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This is the truest measure of a highly effective project manager as well, the ability to be transformational and manage the potentially divergent, even divergent and disruptive force of stakeholders on project performance (Keegan, Hartog, 2004). The skills necessary for orchestrating traditional constraints of projects including cost and time considerations, the ability to keep focused on the overarching strategic objectives, while also keeping stakeholders vested and taking ownership of the project is a true test of project leadership (Khang, Moe, 2008). This level of performance is one that can also emerge as a competitive advantage for Coca-Cola over time, as the triad of these three skills in the context of global projects is rare yet highly valued (Barczak, McDonough, Athanassiou, 2006) (Khang, Moe, 2008). Paradoxically taking this approach to creating project leadership as a core competency may force the internal training and development, project management, and related departments to go through significant organizational change as well. While organizational change is hardest for the most successful organizations given their level of economic and strategic success, Coca-Cola needs to challenge itself to grow more project leaders is long-term global strategies are going to be accomplished.
When Coca-Cola considers the many geographies it is competing in today and the ones showing the greatest potential for growth, China emerges as a very high priority. The challenges and potential for conflict are fertile however in this nation from a project management and leadership perspective. The Chinese traditional values and hierarchy are on many dimensions diametrically opposed to the American approach to managing projects, which will make expansion and operations in this nation very difficult for Coca-Cola. Companies' who have succeeded in operating within China have concentrated on finding a balance between the Chinese traditional values and beliefs that include the dimensions of strong hierarchy, family consciousness, and boss orientation (Wang, Liu, 2007). In an extensive empirical study undertaken by Wang & Liu (2007) the strongest correlational values were achieved when Task/Boss orientation was used in Joint Ventures (a correlation scale of 3.76 with a Spreaman Rho of .283 at the .01 level of significance) (Wang, Liu, 2007). This signals that Join Ventures, despite being comprised of two cultures, is still dominated by an autocratic, highly authoritarian-based management philosophy that reflects the strong Personal Distance Index (PDI) values as shown in Figure 1, Hofstede Cultural Dimensions Model Analysis, China vs. U.S.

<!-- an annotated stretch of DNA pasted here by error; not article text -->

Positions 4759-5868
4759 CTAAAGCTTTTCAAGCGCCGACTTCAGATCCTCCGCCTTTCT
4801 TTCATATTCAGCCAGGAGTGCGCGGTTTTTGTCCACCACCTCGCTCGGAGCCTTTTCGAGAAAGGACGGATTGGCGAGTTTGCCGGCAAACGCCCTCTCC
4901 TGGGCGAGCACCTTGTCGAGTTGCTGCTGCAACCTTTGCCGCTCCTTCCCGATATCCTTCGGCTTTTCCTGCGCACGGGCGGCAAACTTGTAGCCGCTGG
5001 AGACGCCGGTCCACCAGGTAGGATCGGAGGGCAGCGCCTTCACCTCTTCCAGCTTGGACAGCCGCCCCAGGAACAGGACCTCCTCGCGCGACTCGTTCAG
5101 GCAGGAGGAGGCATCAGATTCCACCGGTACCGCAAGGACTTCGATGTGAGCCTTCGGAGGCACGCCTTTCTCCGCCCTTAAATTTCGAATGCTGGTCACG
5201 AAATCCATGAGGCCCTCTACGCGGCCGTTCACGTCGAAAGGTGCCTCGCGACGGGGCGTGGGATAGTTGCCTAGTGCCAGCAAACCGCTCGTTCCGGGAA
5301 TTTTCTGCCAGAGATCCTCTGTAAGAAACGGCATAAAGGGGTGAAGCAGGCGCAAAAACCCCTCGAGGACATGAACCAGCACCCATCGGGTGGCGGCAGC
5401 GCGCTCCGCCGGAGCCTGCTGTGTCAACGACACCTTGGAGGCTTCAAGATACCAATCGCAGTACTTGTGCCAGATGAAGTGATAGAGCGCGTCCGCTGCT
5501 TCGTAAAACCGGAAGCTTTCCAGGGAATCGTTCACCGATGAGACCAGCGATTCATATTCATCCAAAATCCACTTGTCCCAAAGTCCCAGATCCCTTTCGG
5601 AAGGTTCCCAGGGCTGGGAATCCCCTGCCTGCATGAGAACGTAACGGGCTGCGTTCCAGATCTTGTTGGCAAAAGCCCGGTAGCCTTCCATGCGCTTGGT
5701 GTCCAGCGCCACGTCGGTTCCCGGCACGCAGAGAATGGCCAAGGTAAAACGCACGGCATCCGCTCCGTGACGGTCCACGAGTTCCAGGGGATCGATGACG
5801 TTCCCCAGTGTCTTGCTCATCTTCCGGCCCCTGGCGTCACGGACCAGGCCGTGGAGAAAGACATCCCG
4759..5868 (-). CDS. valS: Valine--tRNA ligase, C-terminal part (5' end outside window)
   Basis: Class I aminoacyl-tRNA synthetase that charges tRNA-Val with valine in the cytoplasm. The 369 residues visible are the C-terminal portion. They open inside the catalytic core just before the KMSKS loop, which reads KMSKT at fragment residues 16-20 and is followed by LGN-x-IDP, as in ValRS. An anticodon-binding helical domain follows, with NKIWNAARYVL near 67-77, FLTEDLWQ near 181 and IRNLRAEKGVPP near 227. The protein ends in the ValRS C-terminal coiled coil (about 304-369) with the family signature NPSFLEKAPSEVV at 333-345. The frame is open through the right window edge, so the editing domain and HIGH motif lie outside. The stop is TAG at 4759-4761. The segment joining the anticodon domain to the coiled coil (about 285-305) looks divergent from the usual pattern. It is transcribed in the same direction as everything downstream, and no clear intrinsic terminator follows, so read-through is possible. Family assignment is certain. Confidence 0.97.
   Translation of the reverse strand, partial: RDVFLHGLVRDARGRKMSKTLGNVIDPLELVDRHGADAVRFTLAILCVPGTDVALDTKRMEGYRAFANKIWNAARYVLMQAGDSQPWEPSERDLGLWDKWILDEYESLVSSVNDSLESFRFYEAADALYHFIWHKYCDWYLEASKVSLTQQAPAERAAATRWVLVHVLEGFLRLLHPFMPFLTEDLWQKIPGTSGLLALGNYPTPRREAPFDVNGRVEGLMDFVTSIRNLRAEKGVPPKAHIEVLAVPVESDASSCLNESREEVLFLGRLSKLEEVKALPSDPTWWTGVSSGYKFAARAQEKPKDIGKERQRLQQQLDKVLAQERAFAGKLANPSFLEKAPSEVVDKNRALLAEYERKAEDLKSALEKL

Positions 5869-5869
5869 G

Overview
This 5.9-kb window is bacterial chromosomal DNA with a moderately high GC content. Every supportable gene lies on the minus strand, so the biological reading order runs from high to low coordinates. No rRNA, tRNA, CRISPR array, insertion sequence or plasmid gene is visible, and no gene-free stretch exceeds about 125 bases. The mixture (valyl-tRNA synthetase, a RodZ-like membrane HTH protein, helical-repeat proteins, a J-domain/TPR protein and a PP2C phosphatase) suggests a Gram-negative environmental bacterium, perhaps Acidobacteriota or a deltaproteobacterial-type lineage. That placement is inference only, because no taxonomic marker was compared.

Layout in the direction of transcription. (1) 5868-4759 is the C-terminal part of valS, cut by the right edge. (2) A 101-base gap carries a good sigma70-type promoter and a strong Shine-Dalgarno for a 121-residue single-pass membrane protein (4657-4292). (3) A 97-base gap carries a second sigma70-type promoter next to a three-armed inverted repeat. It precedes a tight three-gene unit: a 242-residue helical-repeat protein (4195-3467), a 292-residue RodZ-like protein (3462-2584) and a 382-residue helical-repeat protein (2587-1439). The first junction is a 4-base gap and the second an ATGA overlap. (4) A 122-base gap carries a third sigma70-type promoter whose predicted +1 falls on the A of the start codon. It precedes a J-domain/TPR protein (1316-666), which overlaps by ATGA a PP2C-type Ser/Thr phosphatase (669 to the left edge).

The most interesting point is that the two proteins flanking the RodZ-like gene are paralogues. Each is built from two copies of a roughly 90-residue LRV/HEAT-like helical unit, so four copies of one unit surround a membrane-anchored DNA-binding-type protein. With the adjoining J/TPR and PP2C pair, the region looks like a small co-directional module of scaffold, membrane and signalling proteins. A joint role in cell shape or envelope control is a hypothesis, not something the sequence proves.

Figure 1: Comparing Cultural Dimensions, China vs. The U.S.
The wide variation in PDI values shows how China is much more tolerant of differences in position in organizations and culture than Americans are. It is hard-wired into the American culture that will be an element of egalitarianism and equality in even the most formal organizational structures. Most significant are the differences in Individualism (IDV) and Long-Term Orientation (LTO). These differences in cultural values are so significant that Coca-Cola must anticipate need not only transformational project leadership but the ability to invest in project managers who are immersed in the culture itself. Only by making these investments will the company be able to succeed in China and regions of the world that show such a significant level of variation in cultural values relative to the U.S.
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